After 35 years in Hollywood as an actor and producer, Dante Basco is making his directorial debut with The Fabulous Filipino Brothers. The film is set to make its worldwide premiere on March 16 at 4 PM CT at the virtual SXSW film festival. The Fabulous Filipino Brothers is centered around a Filipino wedding and tells the stories of four Filipino brothers through four vignettes. Basco stars in the film alongside his three brothers Derek, Darion, and Dion. It’s a family affair with appearances from their sister, parents, and other family members.
March 16 is a serendipitous date, Basco said. Twenty years ago on March 16, 2001, The Debut, the first Filipino American film released in theaters nationwide, which he also starred in, premiered at the Asian and Asian American film festival CAAMFest.
Basco is an important figure in the Asian American and Filipino American entertainment community, well known for his iconic role as Rufio in the 1991 film Hook and as Zuko in the 2005 animated TV series Avatar: The Last Airbender. Although Asian Americans constitute 6% of the U.S. population, a 2016 report found that their representation as lead characters on screen and behind the camera is less than their share of the population.
Long underrepresented in the film industry, the Asian American and Filipino American community’s visibility in Hollywood is something Basco is constantly working to elevate. Several years ago, he co-founded an Asian American arts collective that aimed to get creatives in the community create their own films outside of Hollywood. The collective has since come to an end, but Basco’s commitment to spotlighting Asian American stories remains.
“I’m always a big supporter of all artists continuing to make more art and get it out there, especially the Asian community, especially Southeast Asian community,” Basco said.
Basco called his directorial debut a love letter to his family and to the Filipino American community in his hometown of Pittsburgh, California, a city in the San Francisco Bay Area where most of the movie was filmed.
“For me, to shoot in the Philippines and reconnect to the homeland, the movie is special to me in a lot of ways,” he said.
The influence of Basco’s family is represented throughout the film. The brothers in the movie are named after his uncles, and one of the vignettes was based on his parents’ love story. He also created characters for his brothers that showcase their strengths as actors. Basco and his brother Darion wrote the original screenplay together, and were later joined by their siblings Dion and Arianna, who both rewrote certain parts of the film. Arianna, the youngest of the siblings, contributed to the development of the script by adding more depth and nuance to each female character. For the single pregnant character, she was able to draw from her experience as a single mother.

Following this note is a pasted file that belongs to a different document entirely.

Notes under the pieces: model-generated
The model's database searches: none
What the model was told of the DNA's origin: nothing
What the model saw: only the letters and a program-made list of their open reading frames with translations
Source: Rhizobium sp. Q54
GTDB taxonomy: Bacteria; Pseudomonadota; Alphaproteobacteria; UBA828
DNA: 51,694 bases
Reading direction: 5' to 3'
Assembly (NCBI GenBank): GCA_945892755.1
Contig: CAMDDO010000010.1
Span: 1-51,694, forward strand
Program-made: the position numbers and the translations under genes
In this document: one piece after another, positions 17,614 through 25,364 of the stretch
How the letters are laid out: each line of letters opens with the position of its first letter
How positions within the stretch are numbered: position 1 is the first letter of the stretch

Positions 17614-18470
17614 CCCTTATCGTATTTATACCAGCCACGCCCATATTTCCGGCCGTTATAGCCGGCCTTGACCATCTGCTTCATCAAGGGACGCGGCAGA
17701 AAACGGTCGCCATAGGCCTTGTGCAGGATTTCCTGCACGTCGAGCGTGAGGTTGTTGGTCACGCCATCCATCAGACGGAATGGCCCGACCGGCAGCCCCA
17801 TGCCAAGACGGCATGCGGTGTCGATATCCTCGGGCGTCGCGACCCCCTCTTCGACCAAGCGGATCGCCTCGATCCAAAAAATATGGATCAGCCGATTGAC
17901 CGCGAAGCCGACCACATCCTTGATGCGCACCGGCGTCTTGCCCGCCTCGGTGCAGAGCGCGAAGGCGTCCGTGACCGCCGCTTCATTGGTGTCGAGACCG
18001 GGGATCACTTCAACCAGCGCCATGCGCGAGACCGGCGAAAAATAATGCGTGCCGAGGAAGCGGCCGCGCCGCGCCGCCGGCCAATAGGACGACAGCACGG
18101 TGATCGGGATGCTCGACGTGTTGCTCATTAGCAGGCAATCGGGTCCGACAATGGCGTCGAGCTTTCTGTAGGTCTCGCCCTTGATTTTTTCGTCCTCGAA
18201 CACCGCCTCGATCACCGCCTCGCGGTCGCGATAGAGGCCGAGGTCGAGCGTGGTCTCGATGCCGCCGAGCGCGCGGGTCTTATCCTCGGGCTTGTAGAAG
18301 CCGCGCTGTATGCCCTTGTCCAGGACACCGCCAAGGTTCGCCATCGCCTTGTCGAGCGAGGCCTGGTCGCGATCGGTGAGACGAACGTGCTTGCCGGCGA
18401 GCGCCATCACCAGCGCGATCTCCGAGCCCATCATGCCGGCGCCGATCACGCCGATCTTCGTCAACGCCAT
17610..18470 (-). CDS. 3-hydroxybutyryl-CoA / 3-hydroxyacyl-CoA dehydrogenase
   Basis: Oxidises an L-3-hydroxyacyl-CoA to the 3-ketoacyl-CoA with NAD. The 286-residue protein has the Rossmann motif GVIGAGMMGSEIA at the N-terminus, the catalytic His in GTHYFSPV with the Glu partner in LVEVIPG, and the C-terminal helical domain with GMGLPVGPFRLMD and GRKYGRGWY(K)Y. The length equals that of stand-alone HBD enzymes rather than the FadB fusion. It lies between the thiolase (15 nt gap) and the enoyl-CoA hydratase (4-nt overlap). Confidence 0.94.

“A lot of what she says in her vignette about being pregnant and the judgments was very much trying to key into what that’s like and what that character would say; the things that I thought of during that time of pregnancy,” she said.
Arianna said working on the project with family was an emotional experience that reflected their journey of moving from the San Francisco Bay Area to Los Angeles in the ’80s where they were able to begin building their careers in entertainment. Part of that involved a seven-year period when she and her brothers did not speak to each other due to an industry-related feud.
“This film was such a marker of, there is a light at the end of the tunnel,” she said. “We can get through these tough times. And we can love each other and be vulnerable with each other … All of us taking our seat at the table, myself as a sister, a woman, being able to look at the script and being like, ‘Yo, we need to rework this.’ Everything kind of came full circle.”
Basco said his directorial debut comes at a meaningful time when the profile of Asian filmmakers in Hollywood is at its highest, particularly following the success of Crazy Rich Asians in 2018 and the acclaim that films like The Farewell, Parasite, and Minari have received. Yet many of those stories feature East Asian narratives, which Hollywood tends to highlight to represent Asian Americans. South and Southeast Asians are often absent. Even with Disney’s first Southeast Asian princess in Raya and the Last Dragon, the film’s voice cast is dominated by East Asian actors.
“But those stories don’t tell the whole story,” Basco said. “They’re not supposed to. But if we just leave it up to only those films being made, then it does.”
That’s why it’s important for Southeast Asian American filmmakers to continue creating films and putting their stories out there, he said. Some films that have come from the community in recent years include Filipino American filmmaker Isabel Sandoval’s Lingua Franca, which tells the story of an undocumented Filipina trans caretaker in Brooklyn who is seeking legal status. Another is The Long Walk, a thriller by Laotian American director Mattie Do, who is Laos’ first and only female director.
Basco said he didn’t set out to make the definitive Filipino American film with The Fabulous Filipino Brothers—it represents his and his family’s experiences, which are just one story among many.
“All our voices are important, and I look forward to more stories being told, whether it be Filipino or Vietnamese or Cambodian or Chamorro. Even though we have so many, there’s so many more stories to be told out there,” he said.
For people who watch his film, Basco hopes they enjoy the project he and his family worked on together.
“I think there’s some fun stuff in the film. And I’m just so proud of my brothers and my sister,” he said. “I think they made some really wonderful performances and I can’t wait to share that with the world.”